There was no indication that the soldier would face any reprimand for the circumstances under which he was taken, which led some of his comrades to call him a deserter. While it is unclear whether he will remain on active duty, a senior U.S. military official said the Army plans to promote Bergdahl to staff sergeant next month.

“I can’t imagine there would be repercussions,” said the official, who was among several who would speak about the case only on the condition of anonymity.

Defense officials said they were working to get Bergdahl to the United States as soon as possible. After passing through Bagram air base in Afghanistan, Bergdahl was en route to the U.S military hospital in Landstuhl, Germany, according to Pentagon officials traveling with Defense Secretary Chuck Hagel.

They said his first U.S. stop will likely be the Brooke Army Medical Center in San Antonio for a thorough medical screening, after which he will likely be debriefed by intelligence officials.

Breaking rules

The released inmates include Mullah Mohammad Fazl, a former Taliban deputy defense minister. U.S. officials said that under a memorandum of understanding signed by Washington and Doha, the men will be subject to a yearlong travel ban in Qatar. They declined to offer more details about any restrictions the men would face but expressed confidence that their release would not put Americans in harm’s way.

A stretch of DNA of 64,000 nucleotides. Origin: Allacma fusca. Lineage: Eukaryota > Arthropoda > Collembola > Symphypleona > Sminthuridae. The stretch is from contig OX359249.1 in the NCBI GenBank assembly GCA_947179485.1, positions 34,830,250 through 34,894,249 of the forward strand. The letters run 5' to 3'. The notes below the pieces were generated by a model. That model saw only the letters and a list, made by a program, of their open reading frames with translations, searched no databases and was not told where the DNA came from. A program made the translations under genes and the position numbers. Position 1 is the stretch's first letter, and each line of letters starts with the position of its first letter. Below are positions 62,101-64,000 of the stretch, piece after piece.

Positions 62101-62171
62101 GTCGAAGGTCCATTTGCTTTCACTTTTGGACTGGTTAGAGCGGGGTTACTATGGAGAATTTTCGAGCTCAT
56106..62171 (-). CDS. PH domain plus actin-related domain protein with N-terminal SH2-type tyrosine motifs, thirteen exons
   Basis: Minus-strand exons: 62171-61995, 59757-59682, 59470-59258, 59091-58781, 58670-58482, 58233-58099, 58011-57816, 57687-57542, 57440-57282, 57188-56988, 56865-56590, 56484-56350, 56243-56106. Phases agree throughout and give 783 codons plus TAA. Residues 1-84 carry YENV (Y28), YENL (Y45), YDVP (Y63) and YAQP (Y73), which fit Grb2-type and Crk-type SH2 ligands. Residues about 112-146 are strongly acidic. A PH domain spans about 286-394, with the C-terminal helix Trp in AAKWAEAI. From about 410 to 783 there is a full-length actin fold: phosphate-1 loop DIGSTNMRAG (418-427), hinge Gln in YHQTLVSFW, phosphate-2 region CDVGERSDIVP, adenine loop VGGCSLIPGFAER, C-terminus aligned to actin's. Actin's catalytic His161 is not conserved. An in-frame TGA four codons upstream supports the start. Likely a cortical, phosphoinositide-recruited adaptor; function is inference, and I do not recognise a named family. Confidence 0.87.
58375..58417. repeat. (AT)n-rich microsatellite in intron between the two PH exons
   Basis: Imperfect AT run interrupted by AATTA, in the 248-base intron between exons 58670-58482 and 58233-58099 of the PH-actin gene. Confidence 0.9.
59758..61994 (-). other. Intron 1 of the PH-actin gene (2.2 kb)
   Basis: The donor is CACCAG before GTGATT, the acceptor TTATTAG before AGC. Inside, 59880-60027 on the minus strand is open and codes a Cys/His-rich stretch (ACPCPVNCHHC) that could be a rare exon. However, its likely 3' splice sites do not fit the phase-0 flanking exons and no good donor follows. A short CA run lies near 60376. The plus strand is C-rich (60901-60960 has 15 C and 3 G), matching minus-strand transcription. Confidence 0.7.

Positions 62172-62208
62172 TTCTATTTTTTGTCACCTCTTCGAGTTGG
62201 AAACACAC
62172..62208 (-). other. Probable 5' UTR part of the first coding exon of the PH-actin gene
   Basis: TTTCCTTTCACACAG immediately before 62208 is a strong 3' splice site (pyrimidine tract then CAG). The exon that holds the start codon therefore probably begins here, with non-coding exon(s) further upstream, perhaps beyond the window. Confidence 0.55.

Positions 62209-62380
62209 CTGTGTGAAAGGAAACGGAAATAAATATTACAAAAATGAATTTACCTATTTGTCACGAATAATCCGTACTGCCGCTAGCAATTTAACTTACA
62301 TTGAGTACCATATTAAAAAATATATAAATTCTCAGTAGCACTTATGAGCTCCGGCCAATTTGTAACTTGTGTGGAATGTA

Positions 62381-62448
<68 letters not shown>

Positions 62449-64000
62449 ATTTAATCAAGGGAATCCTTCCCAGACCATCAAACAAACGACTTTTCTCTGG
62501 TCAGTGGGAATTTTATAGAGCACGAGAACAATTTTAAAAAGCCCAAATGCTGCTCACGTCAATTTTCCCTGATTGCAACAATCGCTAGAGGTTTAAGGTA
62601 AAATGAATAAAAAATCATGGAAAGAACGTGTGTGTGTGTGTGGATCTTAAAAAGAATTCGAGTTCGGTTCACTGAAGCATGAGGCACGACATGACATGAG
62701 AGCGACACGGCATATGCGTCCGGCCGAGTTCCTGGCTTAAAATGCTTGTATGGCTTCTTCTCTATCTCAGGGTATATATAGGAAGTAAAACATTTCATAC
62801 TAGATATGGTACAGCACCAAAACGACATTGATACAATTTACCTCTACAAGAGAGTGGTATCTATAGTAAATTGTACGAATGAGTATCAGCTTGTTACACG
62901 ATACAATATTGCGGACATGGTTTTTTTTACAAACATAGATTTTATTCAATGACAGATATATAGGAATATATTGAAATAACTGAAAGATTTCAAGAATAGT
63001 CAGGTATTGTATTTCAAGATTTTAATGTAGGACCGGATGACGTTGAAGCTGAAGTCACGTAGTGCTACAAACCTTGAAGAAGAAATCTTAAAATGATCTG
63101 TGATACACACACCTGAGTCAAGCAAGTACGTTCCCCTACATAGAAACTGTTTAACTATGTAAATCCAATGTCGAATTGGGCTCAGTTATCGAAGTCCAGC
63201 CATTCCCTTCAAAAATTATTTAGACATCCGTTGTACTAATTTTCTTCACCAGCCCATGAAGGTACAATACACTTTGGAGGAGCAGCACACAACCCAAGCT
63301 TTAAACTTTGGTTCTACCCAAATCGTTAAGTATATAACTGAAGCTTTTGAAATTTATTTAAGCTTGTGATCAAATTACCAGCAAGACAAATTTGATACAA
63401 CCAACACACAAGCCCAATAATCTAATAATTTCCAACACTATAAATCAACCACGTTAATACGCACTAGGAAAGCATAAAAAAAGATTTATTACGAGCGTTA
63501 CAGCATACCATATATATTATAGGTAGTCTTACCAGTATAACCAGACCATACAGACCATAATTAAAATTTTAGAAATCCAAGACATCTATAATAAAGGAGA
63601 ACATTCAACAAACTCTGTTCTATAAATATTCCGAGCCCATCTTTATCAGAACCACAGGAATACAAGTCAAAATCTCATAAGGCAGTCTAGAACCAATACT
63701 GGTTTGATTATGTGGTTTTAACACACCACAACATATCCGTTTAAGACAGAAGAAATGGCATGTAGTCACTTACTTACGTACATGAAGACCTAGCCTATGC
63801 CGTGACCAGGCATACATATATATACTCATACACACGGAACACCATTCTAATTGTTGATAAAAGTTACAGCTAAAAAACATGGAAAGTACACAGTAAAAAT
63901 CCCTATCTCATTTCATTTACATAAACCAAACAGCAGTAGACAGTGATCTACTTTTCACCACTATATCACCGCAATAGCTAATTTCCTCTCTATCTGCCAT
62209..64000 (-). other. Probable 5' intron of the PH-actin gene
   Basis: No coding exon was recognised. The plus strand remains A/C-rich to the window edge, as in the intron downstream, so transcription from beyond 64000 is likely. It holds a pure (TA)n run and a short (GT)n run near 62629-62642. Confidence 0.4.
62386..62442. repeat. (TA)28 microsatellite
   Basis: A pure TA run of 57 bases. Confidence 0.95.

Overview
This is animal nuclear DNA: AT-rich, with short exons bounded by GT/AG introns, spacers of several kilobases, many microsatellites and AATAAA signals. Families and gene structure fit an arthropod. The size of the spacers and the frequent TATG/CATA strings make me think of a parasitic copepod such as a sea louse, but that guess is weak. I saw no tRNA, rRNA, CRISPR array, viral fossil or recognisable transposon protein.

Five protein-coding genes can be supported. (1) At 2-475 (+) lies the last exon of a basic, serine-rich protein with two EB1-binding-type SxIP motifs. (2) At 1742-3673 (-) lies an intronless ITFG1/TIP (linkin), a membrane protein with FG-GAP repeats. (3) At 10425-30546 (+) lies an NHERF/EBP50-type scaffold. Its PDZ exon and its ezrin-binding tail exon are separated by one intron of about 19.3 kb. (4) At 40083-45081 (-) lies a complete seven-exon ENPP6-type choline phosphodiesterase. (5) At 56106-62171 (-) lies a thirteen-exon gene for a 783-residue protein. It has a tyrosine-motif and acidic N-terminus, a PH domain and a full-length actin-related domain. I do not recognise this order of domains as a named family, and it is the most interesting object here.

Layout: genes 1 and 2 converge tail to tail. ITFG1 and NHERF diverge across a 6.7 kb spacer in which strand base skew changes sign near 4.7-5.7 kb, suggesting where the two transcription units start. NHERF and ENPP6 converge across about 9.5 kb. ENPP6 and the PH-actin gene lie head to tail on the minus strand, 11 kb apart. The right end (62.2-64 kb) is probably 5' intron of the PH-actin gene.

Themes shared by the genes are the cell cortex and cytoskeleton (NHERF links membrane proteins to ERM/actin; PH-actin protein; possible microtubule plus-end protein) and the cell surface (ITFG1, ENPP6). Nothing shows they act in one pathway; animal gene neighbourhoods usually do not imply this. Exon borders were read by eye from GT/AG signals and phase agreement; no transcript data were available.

“The United States has coordinated closely with Qatar to ensure that security measures are in place and the national security of the United States will not be compromised,” Hagel said in a statement from Singapore, where he was attending a security conference.

Hagel informed members of Congress on Saturday about the prisoner swap deal. The administration is required by law to notify Congress about its intention to release Guantanamo detainees 30 days in advance.

“Due to a near-term opportunity to save Sgt. Bergdahl’s life, we moved as quickly as possible,” a senior administration official said, speaking on the condition of anonymity to explain the timing of the congressional notification.

“The administration determined that given these unique and exigent circumstances, such a transfer should go forward notwithstanding the notice requirement” in the law, the official said.

The Obama administration began seriously exploring the possibility of negotiating Bergdahl’s release in late 2011, when secret talks between U.S. diplomats and members of the Taliban appeared to be gaining traction.

The talks, part of a broader effort to explore a negotiated end of a conflict that had only become deadlier as the White House approved a surge of 30,000 troops in 2009, collapsed in March 2012 when the Taliban suspended them, arguing that the United States was not acting in good faith.

Unexpectedly, representatives of the Taliban conveyed to U.S. officials last fall that they were once again amenable to discussing the release of Bergdahl, but set as a condition that they would deal with Washington only through intermediaries, American officials said.

The Obama administration has sought to keep Bergdahl’s profile relatively low over the years, fearing that widespread publicity of his plight would boost his value in the eyes of the Taliban and strengthen the group’s negotiating hand. For a period, White House officials asked that several U.S. newspapers refrain from publishing his name in the context of peace talks.